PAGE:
We introduce a physiological model-based agent as proof-of-principle that it is possible to define a flexible self-preserving system that does not use a reward signal or reward-maximization as an objective. We achieve this by introducing the Self-Preserving Agent (SPA) with a physiological structure where the system can get trapped in an absorbing state if the agent does not solve and execute goal-directed polices. Our agent is defined using new class of Bellman equations called Operator Bellman Equations (OBEs), for encoding jointly non-stationary non-Markovian tasks formalized as a Temporal Goal Markov Decision Process (TGMDP). OBEs produce optimal goal-conditioned spatiotemporal transition operators that map an initial state-time to the final state-times of a policy used to complete a goal, and can also be used to forecast future states in multiple dynamic physiological state-spaces. SPA is equipped with an intrinsic motivation function called the valence function, which quantifies the changes in empowerment (the channel capacity of a transition operator) after following a policy. Because empowerment is a function of a transition operator, there is a natural synergism between empowerment and OBEs: the OBEs create hierarchical transition operators, and the valence function can evaluate hierarchical empowerment change defined on these operators. The valence function can then be used for goal selection, wherein the agent chooses a policy sequence that realizes goal states which produce maximum empowerment gain. In doing so, the agent will seek freedom and avoid internal death-states that undermine its ability to control both external and internal states in the future, thereby exhibiting the capacity of predictive and anticipatory self-preservation. We also compare SPA to Multi-objective RL, and discuss its capacity for symbolic reasoning and life-long learning.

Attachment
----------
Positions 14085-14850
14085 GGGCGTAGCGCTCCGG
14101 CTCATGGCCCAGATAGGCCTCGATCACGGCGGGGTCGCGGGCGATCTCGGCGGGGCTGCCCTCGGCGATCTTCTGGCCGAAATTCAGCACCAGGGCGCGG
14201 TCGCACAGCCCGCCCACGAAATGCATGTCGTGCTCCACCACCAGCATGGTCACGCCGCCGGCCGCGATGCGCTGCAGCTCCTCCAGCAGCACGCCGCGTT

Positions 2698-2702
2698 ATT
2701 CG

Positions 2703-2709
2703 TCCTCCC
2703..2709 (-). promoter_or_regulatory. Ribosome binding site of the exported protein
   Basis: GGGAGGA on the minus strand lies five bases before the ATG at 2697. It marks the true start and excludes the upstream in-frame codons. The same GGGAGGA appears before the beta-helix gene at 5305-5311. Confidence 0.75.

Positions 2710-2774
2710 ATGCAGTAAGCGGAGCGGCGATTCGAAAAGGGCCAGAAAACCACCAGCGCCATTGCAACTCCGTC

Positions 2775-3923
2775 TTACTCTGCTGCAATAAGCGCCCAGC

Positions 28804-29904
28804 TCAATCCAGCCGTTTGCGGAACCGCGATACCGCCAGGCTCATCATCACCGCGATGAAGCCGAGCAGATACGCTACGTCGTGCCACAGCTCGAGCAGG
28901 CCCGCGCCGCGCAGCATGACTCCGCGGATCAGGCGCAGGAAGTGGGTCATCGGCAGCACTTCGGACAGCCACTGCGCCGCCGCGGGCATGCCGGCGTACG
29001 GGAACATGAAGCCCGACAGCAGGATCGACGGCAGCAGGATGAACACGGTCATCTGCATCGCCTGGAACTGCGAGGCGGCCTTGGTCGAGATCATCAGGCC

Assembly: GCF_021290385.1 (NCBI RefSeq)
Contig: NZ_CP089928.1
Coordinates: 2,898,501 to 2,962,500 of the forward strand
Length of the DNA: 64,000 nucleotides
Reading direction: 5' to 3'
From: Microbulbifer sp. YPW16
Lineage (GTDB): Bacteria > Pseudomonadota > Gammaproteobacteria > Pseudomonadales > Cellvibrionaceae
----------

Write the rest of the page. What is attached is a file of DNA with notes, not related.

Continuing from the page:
Relevant paragraph:

An important difference between MORL (Multi-Objective Reinforcement Learning) and HTGMDP (Hierarchical Temporal Goal Markov Decision Process) agents is that MORL agents represent the alternative objectives as primal value functions for policies on X , whereas HTGMDP agents represent these lifted objectives as state-spaces in R = W ×Y ×...×Z controlled by policies on X and framed as a reachability problem. This difference between primal objective (value) and lifted objective (state-space) is significant because in MORL, value functions are derived from Bellman equations which have an additive form that results in the accumulation of a quantity over time without any imposed structure on the accumulation (other than discount factors). Alternatively, the HTGMDP represents the effect of following some policy in other state-spaces with their own transition dynamics, and which is not necessarily required to have a chain-like structure. This means that, while an infinite chain-like state-space could record unbounded reward accumulation just like a value function, they can also record any other kind of process that cannot be modeled as reward accumulation. For example, in some video-games, an agent may have a cap (such as 999) of how much money it can carry. The designer of a MORL agent may model wealth as one of many possible objectives using a standard reward approach, representing the accumulation of wealth independent of limits to the amount of wealth that the agent can effectively posses (or physically carry and transport). Alternatively, the HTGMDP can represent processes such as (but not limited to) wealth or energy dynamics with floor or ceiling limits, or bit-vector dynamics for recording object possession, making the HTGMDP qualitatively different, but more expressive. Also, because alternative objectives are represented as state-space, all high-level states of an HTGMDP agent can condition its policy, and they can also be used for new tasks (spending money from a previous task to obtain an item in a new task) whereas the value functions of MORL agent do not serve this role. This is an important property for open-ended life-long agents which are constantly updating the states of many state-spaces.

There is an idea in the AI safety community that expected utility maximisation is the "limit" of agency.

I think the linked paper by Thomas J. Ringstrom demonstrates that this idea is wrong.

Explainer Twitter Thread by the author.

Abstract:

Relevant paragraph: